The freedom and responsibility to make drug therapy decisions that are consistent with patient-care needs is a fundamental precept supported by ASHP. This activity is a professional duty of pharmacists not limited by language in Food and Drug Administration (FDA)-approved product labeling.
The prescribing, dispensing, and administration of FDA-approved drugs for uses, treatment regimens, or patient populations that are not reflected in FDA-approved product labeling often represent a therapeutic approach that has been extensively studied and reported in medical literature. Such uses are not indicative of inappropriate usage. Health-care professionals should appreciate the critical need for freedom in making drug therapy decisions and understand the implications of unlabeled uses. ASHP supports third-party reimbursement for FDA-approved drug products appropriately prescribed for unlabeled uses.
Definition of Unlabeled Use
The FDA approves drug products for marketing in the United States. Such a product approved for marketing is often termed an “FDA-approved drug.” FDA also approves each drug product’s labeling (container label, package insert, and certain advertising); the term “FDA-approved labeling” applies here. Drug uses that are not included in the indications or dosage regimens listed in the FDA-approved labeling are defined as “unlabeled uses.” For purposes of this document, unlabeled use includes the use of a drug product in (1) doses, (2) patient populations, (3) indications, or (4) routes of administration that are not reflected in FDA-approved product labeling.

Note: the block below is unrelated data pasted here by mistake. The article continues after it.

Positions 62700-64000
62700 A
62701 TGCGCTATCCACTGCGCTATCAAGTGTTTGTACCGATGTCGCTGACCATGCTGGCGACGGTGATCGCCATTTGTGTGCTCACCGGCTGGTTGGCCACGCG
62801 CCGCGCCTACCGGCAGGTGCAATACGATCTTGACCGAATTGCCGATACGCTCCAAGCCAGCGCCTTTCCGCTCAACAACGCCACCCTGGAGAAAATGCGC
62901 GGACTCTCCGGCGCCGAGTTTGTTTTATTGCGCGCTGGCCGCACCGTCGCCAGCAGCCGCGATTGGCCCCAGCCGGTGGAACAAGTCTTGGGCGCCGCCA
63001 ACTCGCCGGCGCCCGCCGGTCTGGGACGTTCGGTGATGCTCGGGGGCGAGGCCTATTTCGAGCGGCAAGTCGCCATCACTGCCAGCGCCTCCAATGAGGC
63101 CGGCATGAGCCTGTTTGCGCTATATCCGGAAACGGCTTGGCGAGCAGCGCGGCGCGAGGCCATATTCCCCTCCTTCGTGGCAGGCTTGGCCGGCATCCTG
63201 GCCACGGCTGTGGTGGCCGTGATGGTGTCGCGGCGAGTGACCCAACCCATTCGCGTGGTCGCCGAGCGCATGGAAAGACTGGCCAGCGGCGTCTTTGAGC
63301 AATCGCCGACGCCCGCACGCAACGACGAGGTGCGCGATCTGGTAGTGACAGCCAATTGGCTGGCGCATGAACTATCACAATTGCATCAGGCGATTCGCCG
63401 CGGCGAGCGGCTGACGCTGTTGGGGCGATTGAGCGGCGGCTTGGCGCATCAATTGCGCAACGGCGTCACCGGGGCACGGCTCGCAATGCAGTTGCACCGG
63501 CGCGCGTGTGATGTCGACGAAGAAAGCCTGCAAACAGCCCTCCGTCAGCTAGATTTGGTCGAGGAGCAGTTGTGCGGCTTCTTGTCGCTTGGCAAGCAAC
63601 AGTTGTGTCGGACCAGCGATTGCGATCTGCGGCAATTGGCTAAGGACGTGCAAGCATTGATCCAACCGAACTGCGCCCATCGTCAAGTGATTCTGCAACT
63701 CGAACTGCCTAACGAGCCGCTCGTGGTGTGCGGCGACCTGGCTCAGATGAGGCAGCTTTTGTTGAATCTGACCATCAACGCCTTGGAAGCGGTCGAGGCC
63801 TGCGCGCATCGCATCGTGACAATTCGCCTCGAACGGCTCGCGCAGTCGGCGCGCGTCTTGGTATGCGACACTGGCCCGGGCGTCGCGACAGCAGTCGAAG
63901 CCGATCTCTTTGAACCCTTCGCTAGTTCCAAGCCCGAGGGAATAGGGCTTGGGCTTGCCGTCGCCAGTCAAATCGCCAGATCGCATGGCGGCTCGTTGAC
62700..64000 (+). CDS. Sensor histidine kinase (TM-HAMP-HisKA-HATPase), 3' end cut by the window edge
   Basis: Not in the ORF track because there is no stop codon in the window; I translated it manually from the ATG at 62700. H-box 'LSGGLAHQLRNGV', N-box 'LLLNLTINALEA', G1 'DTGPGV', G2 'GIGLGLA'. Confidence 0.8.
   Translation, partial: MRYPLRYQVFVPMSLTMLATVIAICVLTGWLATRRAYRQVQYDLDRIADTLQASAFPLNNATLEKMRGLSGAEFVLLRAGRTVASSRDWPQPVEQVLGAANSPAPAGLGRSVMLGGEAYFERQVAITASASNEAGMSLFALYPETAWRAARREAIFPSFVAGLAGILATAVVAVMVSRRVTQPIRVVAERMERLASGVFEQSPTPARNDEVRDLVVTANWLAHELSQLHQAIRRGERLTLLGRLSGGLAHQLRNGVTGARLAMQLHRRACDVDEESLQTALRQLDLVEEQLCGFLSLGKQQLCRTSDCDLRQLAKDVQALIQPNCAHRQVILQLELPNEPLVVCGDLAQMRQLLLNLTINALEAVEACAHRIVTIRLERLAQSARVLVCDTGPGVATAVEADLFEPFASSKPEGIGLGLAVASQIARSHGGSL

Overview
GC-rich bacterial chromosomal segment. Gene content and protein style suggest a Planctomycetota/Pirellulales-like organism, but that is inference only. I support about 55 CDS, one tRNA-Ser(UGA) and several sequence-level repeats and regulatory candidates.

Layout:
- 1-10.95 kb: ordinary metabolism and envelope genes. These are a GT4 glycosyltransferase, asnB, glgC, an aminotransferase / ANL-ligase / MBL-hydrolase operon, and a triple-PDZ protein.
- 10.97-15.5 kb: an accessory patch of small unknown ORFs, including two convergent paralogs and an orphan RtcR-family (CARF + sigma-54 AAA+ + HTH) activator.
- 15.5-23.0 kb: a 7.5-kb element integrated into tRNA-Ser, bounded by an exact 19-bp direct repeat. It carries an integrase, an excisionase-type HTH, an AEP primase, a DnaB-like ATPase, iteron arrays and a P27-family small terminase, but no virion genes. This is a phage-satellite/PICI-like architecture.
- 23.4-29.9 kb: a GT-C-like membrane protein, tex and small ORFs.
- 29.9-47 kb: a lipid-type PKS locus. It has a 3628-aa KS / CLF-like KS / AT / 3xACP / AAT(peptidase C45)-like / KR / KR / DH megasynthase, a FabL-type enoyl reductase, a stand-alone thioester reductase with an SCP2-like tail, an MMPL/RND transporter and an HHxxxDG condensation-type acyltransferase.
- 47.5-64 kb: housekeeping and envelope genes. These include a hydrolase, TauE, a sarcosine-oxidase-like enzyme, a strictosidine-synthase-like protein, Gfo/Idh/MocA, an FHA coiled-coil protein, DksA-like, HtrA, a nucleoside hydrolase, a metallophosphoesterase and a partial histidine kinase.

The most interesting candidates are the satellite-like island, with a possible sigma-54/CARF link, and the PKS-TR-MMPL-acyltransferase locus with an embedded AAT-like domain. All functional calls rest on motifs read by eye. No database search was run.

It is important to recognize that FDA cannot approve or disapprove physician prescribing practices of legally marketed drugs. FDA does regulate what manufacturers may recommend about uses in their products’ labeling and what manufacturers can include in advertising and promotion.
The sometimes-used term “unapproved use” is a misnomer, implying that FDA regulates prescribing and dispensing activities. This term should be avoided.1 Other terminology that is sometimes used to describe unlabeled use includes “off-label use,” “out-of-label use,” and “usage outside of labeling.”
According to FDA, unlabeled use encompasses a range of situations that extend from inadequate to carefully conceived investigations, from hazardous to salutary uses, and from infrequent to widespread medical practice. Accepted medical practice often involves drug use that is not reflected in FDA-approved drug-product labeling.2
Health-Care Issues Related to Unlabeled Use
Access to Drug Therapies. The prescribing and dispensing of drugs for unlabeled uses are increasing.3,4 In many clinical situations, unlabeled use represents the most appropriate therapy for patients. Failure to recognize this or, more importantly, regarding such use as “unapproved” or “experimental” may restrict access to necessary drug therapies.
Lack of Practice Standards.